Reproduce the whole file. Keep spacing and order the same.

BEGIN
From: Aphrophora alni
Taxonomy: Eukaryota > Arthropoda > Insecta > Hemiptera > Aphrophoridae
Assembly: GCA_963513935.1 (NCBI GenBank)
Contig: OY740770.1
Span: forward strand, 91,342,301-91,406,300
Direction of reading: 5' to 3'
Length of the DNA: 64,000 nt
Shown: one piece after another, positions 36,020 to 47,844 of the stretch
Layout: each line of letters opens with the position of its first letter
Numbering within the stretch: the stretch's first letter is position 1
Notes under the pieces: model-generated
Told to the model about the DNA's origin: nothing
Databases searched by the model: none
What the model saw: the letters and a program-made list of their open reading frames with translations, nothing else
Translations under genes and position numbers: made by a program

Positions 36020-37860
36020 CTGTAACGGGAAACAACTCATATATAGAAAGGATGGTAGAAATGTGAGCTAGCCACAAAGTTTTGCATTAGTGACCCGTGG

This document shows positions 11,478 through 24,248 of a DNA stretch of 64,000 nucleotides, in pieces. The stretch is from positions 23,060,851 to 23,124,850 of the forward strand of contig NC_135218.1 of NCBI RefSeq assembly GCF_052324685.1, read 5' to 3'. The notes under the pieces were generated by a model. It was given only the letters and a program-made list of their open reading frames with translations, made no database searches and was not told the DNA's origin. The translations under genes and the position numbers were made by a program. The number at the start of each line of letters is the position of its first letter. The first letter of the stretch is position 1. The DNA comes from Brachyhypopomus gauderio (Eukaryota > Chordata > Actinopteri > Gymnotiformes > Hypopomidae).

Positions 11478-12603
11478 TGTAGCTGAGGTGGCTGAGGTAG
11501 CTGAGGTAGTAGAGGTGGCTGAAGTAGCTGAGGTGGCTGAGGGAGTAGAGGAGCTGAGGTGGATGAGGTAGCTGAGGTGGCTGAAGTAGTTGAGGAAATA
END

From: Aphrophora alni
Taxonomy: Eukaryota > Arthropoda > Insecta > Hemiptera > Aphrophoridae
Assembly: GCA_963513935.1 (NCBI GenBank)
Contig: OY740770.1
Span: forward strand, 91,342,301-91,406,300
Direction of reading: 5' to 3'
Length of the DNA: 64,000 nt
Shown: one piece after another, positions 36,020 to 47,844 of the stretch
Layout: each line of letters opens with the position of its first letter
Numbering within the stretch: the stretch's first letter is position 1
Notes under the pieces: model-generated
Told to the model about the DNA's origin: nothing
Databases searched by the model: none
What the model saw: the letters and a program-made list of their open reading frames with translations, nothing else
Translations under genes and position numbers: made by a program

Positions 36020-37860
36020 CTGTAACGGGAAACAACTCATATATAGAAAGGATGGTAGAAATGTGAGCTAGCCACAAAGTTTTGCATTAGTGACCCGTGG

This document shows positions 11,478 through 24,248 of a DNA stretch of 64,000 nucleotides, in pieces. The stretch is from positions 23,060,851 to 23,124,850 of the forward strand of contig NC_135218.1 of NCBI RefSeq assembly GCF_052324685.1, read 5' to 3'. The notes under the pieces were generated by a model. It was given only the letters and a program-made list of their open reading frames with translations, made no database searches and was not told the DNA's origin. The translations under genes and the position numbers were made by a program. The number at the start of each line of letters is the position of its first letter. The first letter of the stretch is position 1. The DNA comes from Brachyhypopomus gauderio (Eukaryota > Chordata > Actinopteri > Gymnotiformes > Hypopomidae).

Positions 11478-12603
11478 TGTAGCTGAGGTGGCTGAGGTAG
11501 CTGAGGTAGTAGAGGTGGCTGAAGTAGCTGAGGTGGCTGAGGGAGTAGAGGAGCTGAGGTGGATGAGGTAGCTGAGGTGGCTGAAGTAGTTGAGGAAATA